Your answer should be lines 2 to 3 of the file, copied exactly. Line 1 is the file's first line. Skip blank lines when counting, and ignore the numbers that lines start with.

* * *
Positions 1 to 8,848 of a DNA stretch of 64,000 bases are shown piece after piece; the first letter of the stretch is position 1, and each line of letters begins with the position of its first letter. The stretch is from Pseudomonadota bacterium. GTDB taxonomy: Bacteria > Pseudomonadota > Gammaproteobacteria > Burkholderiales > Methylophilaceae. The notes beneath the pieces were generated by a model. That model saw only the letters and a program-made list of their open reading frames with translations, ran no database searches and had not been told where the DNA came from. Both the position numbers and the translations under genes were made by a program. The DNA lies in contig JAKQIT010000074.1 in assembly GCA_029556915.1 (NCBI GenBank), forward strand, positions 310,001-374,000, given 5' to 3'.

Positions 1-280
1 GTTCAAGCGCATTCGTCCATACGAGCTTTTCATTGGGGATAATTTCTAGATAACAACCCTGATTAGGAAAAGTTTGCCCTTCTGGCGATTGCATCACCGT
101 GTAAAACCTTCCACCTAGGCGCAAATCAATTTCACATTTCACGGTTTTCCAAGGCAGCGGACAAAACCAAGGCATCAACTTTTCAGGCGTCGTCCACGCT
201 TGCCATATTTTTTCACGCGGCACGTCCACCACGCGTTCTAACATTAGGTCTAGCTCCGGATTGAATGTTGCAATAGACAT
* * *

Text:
Positions 1-280
1 GTTCAAGCGCATTCGTCCATACGAGCTTTTCATTGGGGATAATTTCTAGATAACAACCCTGATTAGGAAAAGTTTGCCCTTCTGGCGATTGCATCACCGT